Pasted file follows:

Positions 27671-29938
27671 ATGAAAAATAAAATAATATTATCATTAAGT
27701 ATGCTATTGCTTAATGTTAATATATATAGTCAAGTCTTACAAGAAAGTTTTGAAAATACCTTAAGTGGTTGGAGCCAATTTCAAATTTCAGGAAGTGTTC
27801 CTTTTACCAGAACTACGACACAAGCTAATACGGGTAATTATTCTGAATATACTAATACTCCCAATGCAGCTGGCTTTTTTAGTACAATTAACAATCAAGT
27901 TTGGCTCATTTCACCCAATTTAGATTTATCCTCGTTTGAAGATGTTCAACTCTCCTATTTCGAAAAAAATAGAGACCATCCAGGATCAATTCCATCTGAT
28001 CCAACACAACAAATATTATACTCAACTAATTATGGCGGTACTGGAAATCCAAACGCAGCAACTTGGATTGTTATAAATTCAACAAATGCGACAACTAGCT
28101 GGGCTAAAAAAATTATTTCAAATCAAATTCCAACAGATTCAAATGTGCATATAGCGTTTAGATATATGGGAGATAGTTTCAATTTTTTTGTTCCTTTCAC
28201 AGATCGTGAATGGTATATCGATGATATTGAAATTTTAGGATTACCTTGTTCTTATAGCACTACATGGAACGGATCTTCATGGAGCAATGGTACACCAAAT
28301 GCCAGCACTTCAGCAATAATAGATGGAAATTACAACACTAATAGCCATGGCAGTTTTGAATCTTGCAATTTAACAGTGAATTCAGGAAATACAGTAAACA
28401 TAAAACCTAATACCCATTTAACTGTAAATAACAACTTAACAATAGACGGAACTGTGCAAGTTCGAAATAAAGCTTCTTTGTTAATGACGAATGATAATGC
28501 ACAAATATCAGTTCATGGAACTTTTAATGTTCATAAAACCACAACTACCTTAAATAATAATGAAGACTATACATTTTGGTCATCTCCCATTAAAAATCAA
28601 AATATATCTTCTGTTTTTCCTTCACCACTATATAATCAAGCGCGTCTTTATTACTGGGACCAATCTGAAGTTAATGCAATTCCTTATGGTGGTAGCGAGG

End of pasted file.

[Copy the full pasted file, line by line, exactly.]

Positions 27671-29938
27671 ATGAAAAATAAAATAATATTATCATTAAGT
27701 ATGCTATTGCTTAATGTTAATATATATAGTCAAGTCTTACAAGAAAGTTTTGAAAATACCTTAAGTGGTTGGAGCCAATTTCAAATTTCAGGAAGTGTTC
27801 CTTTTACCAGAACTACGACACAAGCTAATACGGGTAATTATTCTGAATATACTAATACTCCCAATGCAGCTGGCTTTTTTAGTACAATTAACAATCAAGT
27901 TTGGCTCATTTCACCCAATTTAGATTTATCCTCGTTTGAAGATGTTCAACTCTCCTATTTCGAAAAAAATAGAGACCATCCAGGATCAATTCCATCTGAT
28001 CCAACACAACAAATATTATACTCAACTAATTATGGCGGTACTGGAAATCCAAACGCAGCAACTTGGATTGTTATAAATTCAACAAATGCGACAACTAGCT
28101 GGGCTAAAAAAATTATTTCAAATCAAATTCCAACAGATTCAAATGTGCATATAGCGTTTAGATATATGGGAGATAGTTTCAATTTTTTTGTTCCTTTCAC
28201 AGATCGTGAATGGTATATCGATGATATTGAAATTTTAGGATTACCTTGTTCTTATAGCACTACATGGAACGGATCTTCATGGAGCAATGGTACACCAAAT
28301 GCCAGCACTTCAGCAATAATAGATGGAAATTACAACACTAATAGCCATGGCAGTTTTGAATCTTGCAATTTAACAGTGAATTCAGGAAATACAGTAAACA
28401 TAAAACCTAATACCCATTTAACTGTAAATAACAACTTAACAATAGACGGAACTGTGCAAGTTCGAAATAAAGCTTCTTTGTTAATGACGAATGATAATGC
28501 ACAAATATCAGTTCATGGAACTTTTAATGTTCATAAAACCACAACTACCTTAAATAATAATGAAGACTATACATTTTGGTCATCTCCCATTAAAAATCAA
28601 AATATATCTTCTGTTTTTCCTTCACCACTATATAATCAAGCGCGTCTTTATTACTGGGACCAATCTGAAGTTAATGCAATTCCTTATGGTGGTAGCGAGG